Your gut microbiome is an ecosystem made up of trillions of microbes. That includes bacteria, fungi and more. When your gut microbiome is balanced (more on that later!), it can limit the amount of inflammation in your body and help maintain the health of your intestinal barrier. Your intestinal barrier is responsible for preventing harmful toxins from entering the bloodstream.

When your intestinal barrier is damaged it may allow some molecules from your colon to enter your bloodstream, this is known as leaky gut. Some of these molecules may be pro-inflammatory factors produced by your gut microbiome.

Leaky gut can trigger or contribute to chronic inflammation throughout the body. When this happens it can cause a chain reaction of problems ranging in symptoms from:

  • Increased Acne

  • Bloating

  • Fatigue

  • Gas

  • Increased skin inflammation

  • Joint pain

  • Cramps

  • Headaches

  • Food sensitivities

  • And much, much more...

Leaky gut can contribute to acne, essentially, by distracting your immune system from its normal responsibilities.

Among other things, your immune system is responsible for helping you maintain healthy skin. Your immune system has a type of garbage-disposing cell called a macrophage. These cells use two types of receptors on their surface, called Mer and Axl, to identify dead cells. Dead cells that they find give an “eat me” signal.

The macrophages that “eat” these dead cells, then take the dead cells to lysosomes ( the digestive system of the macrophage cell) where the cellular components are broken down into basic biochemical building blocks: nucleotides, amino acids, fatty acids, and monosaccharides. These cellular components are then recycled, being used as building blocks for new cells.

This takes place on your skin, too.

However, this doesn’t happen when your body is dealing with severe chronic inflammation. The macrophages that would normally remove dead cells from your skin (the same dead cells that clog your pores, causing acne), are busy repairing the overwhelming amount of damage being done by inflammation, allowing dead skin cells to build up on your face. They sink into your pores where they can mix with sebum and/or bacteria, clogging your pores.

Balancing Your Gut Microbiome

A balanced gut microbiome is a happy gut microbiome, one that works efficiently and effectively with the other parts of your body by creating the compounds you need to stay healthy. It is made up of trillions of different bacteria, fungi and archaea (single celled organisms) that all compete for territory and resources, the same as any other ecosystem.

The microbes in your gut microbiome are constantly creating different compounds out of what you eat. Because they eat what you do. Depending on exactly what your gut microbiome environment looks like, these microbes can make different compounds (nutrients or toxins)  out of what you feed them.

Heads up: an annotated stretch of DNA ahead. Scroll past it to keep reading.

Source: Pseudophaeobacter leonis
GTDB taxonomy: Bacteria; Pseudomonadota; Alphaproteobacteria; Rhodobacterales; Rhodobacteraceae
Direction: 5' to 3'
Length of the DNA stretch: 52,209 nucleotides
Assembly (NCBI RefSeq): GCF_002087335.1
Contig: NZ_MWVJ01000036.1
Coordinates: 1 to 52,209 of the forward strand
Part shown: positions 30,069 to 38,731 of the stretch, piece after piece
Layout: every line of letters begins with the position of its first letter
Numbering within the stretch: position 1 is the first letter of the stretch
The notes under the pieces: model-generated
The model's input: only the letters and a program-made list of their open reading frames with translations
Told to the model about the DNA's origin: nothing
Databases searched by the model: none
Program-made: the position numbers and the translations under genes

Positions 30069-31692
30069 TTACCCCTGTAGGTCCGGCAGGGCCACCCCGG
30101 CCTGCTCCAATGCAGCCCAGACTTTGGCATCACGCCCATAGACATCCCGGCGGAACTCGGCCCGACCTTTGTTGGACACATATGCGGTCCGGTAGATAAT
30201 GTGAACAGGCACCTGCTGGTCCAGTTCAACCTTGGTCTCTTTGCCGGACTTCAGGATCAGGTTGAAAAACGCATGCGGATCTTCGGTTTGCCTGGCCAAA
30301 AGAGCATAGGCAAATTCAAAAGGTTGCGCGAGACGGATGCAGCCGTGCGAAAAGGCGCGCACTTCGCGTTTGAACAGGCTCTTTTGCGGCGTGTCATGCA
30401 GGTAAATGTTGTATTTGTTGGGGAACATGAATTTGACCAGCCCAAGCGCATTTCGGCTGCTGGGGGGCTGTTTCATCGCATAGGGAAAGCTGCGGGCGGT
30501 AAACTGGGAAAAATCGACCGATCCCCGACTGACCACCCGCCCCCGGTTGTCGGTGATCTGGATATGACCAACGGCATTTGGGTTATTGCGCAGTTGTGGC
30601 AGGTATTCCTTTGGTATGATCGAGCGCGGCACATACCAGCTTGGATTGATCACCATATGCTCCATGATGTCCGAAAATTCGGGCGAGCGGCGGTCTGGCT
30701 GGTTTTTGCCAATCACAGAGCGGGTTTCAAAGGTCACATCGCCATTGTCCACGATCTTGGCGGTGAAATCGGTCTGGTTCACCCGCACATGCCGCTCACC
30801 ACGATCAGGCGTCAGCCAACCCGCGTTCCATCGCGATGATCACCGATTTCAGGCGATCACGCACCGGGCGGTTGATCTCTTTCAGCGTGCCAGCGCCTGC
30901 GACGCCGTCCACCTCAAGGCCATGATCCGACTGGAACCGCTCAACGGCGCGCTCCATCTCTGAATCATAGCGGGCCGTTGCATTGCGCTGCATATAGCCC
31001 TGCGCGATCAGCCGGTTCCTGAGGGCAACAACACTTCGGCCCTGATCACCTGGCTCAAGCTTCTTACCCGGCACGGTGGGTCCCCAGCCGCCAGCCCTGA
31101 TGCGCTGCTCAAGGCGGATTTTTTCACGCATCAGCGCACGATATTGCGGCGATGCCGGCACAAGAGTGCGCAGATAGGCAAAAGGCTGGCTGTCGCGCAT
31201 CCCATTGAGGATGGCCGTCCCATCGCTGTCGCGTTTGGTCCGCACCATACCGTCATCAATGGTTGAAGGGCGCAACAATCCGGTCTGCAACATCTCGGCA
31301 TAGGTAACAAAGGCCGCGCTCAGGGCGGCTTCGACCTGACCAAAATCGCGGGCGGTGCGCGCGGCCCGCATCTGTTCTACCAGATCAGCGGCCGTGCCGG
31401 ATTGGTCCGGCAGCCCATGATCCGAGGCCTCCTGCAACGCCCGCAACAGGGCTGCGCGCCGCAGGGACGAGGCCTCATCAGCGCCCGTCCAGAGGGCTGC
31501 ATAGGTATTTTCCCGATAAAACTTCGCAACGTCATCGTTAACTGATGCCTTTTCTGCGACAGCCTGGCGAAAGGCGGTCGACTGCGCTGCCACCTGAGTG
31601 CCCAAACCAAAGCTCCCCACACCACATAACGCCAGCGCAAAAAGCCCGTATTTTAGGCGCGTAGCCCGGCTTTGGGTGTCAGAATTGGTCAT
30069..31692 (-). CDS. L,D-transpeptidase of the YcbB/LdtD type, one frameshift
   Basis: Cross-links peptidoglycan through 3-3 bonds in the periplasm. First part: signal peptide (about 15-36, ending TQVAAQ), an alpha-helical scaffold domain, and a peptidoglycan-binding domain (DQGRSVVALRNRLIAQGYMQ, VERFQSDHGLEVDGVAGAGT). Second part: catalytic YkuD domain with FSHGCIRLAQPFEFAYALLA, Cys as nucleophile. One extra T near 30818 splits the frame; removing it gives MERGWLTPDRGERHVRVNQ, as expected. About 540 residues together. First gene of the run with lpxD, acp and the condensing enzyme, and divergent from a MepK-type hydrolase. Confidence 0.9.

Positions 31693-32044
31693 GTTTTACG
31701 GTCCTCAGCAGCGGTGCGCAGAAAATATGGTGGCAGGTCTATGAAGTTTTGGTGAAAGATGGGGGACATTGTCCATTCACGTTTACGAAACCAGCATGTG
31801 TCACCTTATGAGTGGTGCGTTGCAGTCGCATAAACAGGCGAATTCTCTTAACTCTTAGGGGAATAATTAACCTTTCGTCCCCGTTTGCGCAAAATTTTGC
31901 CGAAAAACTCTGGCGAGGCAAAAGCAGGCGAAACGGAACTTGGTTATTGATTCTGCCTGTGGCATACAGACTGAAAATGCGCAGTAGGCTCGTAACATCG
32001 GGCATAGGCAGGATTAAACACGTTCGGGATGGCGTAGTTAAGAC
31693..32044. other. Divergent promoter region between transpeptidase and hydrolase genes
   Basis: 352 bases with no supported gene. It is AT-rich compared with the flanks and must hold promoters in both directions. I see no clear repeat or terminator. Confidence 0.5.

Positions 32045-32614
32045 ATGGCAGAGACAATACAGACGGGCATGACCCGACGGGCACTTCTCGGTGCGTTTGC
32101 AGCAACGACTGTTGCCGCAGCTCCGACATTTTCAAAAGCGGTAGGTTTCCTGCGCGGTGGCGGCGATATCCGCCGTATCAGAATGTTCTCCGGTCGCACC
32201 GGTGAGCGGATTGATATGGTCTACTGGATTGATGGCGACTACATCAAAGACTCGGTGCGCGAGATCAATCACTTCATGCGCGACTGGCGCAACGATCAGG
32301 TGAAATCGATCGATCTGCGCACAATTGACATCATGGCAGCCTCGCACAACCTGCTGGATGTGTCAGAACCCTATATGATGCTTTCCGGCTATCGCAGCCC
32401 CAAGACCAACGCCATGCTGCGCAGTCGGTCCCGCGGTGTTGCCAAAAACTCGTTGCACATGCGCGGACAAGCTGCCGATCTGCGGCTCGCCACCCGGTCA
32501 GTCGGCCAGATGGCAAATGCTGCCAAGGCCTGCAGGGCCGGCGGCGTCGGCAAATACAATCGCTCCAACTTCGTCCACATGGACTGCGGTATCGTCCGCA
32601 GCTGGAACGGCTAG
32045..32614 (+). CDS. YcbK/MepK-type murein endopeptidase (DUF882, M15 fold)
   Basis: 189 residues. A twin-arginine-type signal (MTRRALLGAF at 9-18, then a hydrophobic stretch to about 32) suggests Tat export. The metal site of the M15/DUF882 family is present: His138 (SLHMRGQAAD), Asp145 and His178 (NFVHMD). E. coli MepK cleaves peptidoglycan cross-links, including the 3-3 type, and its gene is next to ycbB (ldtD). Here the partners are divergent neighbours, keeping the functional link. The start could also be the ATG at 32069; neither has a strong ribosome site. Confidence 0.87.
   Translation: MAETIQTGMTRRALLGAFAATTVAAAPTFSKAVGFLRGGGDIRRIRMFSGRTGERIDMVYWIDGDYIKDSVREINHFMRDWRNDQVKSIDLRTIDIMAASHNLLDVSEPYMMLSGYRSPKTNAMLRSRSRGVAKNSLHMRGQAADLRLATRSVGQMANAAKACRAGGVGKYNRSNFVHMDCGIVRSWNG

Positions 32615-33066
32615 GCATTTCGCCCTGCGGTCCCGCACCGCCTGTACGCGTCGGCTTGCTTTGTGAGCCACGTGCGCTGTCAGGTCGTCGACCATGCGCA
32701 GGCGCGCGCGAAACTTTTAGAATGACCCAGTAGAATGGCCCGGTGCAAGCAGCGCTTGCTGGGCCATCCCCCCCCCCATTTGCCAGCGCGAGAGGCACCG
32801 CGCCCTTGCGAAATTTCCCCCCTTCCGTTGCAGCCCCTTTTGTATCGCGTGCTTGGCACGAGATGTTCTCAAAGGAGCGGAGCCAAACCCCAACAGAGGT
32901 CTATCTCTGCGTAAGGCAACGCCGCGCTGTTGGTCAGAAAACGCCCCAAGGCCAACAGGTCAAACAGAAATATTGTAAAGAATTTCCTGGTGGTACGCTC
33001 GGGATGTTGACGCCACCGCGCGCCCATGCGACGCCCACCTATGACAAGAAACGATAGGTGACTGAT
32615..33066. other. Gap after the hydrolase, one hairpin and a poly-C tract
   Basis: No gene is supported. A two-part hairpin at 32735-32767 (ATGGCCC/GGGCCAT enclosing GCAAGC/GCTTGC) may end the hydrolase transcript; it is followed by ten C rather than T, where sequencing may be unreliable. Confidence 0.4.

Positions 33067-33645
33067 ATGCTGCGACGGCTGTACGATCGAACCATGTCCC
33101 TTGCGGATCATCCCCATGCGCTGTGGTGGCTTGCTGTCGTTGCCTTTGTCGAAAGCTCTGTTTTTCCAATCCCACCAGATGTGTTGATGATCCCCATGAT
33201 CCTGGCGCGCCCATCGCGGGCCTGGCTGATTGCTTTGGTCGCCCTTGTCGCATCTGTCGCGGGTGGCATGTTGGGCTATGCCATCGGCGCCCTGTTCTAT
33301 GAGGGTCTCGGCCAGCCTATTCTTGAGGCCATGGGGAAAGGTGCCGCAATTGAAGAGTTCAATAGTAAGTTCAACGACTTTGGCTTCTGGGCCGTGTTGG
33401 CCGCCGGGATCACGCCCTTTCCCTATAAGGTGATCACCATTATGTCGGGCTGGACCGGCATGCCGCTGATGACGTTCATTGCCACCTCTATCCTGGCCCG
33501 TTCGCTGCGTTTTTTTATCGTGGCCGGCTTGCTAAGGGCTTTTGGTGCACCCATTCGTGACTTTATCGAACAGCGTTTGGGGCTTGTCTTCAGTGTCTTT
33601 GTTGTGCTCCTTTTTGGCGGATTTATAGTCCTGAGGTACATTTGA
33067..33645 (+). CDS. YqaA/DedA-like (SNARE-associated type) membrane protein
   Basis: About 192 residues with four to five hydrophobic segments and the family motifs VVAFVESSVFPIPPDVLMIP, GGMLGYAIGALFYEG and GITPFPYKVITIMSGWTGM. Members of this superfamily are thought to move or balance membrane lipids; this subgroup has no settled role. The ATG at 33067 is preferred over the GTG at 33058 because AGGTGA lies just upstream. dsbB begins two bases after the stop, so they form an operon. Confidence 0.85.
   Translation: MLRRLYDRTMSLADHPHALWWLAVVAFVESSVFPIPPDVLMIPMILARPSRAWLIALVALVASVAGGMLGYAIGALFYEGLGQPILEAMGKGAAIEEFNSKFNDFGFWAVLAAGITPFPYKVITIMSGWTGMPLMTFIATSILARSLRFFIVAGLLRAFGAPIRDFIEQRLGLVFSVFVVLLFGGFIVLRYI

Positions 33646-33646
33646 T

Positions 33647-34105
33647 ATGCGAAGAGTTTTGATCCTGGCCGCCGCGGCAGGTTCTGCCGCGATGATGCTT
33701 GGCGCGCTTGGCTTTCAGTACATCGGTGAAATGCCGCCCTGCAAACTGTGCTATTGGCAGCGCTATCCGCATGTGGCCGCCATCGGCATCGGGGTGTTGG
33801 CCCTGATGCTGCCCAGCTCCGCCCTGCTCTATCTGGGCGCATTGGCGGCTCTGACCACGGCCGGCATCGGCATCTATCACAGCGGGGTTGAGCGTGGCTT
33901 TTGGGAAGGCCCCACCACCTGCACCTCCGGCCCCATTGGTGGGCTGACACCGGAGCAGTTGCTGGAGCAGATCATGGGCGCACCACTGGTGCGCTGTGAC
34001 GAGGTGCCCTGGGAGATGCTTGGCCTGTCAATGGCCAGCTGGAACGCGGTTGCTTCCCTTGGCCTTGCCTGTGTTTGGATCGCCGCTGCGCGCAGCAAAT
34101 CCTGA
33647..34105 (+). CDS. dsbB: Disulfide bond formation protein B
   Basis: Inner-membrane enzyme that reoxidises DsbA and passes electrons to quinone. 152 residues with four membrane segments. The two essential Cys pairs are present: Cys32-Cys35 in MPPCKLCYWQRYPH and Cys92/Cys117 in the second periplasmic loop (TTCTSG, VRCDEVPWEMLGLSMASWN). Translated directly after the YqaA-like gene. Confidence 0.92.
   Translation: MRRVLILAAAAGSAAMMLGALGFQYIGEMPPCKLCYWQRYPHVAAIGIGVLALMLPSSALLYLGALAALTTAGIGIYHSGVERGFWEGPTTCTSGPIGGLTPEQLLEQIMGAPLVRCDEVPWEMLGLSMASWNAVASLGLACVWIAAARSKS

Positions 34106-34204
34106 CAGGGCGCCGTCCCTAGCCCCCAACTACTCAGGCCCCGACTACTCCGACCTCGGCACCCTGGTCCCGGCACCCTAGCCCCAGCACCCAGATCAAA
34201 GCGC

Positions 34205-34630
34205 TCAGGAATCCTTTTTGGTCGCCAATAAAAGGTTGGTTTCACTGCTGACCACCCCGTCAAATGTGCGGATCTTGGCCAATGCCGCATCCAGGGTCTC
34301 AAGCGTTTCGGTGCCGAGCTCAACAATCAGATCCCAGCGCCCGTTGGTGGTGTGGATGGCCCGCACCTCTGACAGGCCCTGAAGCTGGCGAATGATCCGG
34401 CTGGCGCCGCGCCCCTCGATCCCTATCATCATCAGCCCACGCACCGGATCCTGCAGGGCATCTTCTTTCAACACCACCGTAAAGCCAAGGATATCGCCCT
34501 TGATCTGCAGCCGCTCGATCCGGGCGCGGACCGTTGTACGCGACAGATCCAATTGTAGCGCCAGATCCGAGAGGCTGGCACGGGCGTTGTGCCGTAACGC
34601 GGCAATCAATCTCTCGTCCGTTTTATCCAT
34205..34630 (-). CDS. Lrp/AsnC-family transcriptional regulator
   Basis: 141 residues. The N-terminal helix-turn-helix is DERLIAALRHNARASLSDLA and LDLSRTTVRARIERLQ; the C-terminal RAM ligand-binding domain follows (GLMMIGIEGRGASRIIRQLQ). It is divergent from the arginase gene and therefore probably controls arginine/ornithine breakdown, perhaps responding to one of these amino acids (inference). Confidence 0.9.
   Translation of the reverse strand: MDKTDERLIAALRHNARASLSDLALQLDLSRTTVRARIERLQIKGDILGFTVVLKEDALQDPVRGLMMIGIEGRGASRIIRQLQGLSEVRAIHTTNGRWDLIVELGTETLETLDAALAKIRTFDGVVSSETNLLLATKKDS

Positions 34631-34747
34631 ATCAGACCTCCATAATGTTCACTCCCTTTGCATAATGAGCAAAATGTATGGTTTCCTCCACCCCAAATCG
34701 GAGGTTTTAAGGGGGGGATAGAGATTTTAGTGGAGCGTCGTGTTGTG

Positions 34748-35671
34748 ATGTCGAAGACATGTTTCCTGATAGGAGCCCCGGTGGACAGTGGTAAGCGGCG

Some of those compounds are helpful, like butyrate. Other compounds, like LPS (lipopolysaccharide) can be harmful because of their proinflammatory properties that contribute to leaky gut as we discussed above.

If you eat the foods your unique gut microbiome needs at that particular time, you can help it become “balanced,” a state where it creates more helpful compounds and less harmful ones.

But it’s not as simple as “if you want to get rid of pimples, don’t eat chocolate.” Because while some people’s gut microbiome may react badly to different types of chocolate, it may actually help the gut microbiome of another person become balanced. Just “cleaning up” your diet leaves you in a guessing game where you don’t even know what the options are, much less what the right options are for your gut microbiome at that exact time.

That’s where Viome comes in.

Viome uses a unique technology called metatranscriptomics in combination with an advanced artificial technology system to look at the RNA (gene expression) of the microbes in your gut microbiome. This allows us to identify everything that’s alive inside of your gut and what they are doing. This information, taken from a stool sample and questionnaire, provides a full picture of the environment inside of your gut microbiome. Going a step further, our artificial intelligence system looks at all the countless variables in your gut and uses that information to create your personalized diet recommendations, that when followed, can balance your gut.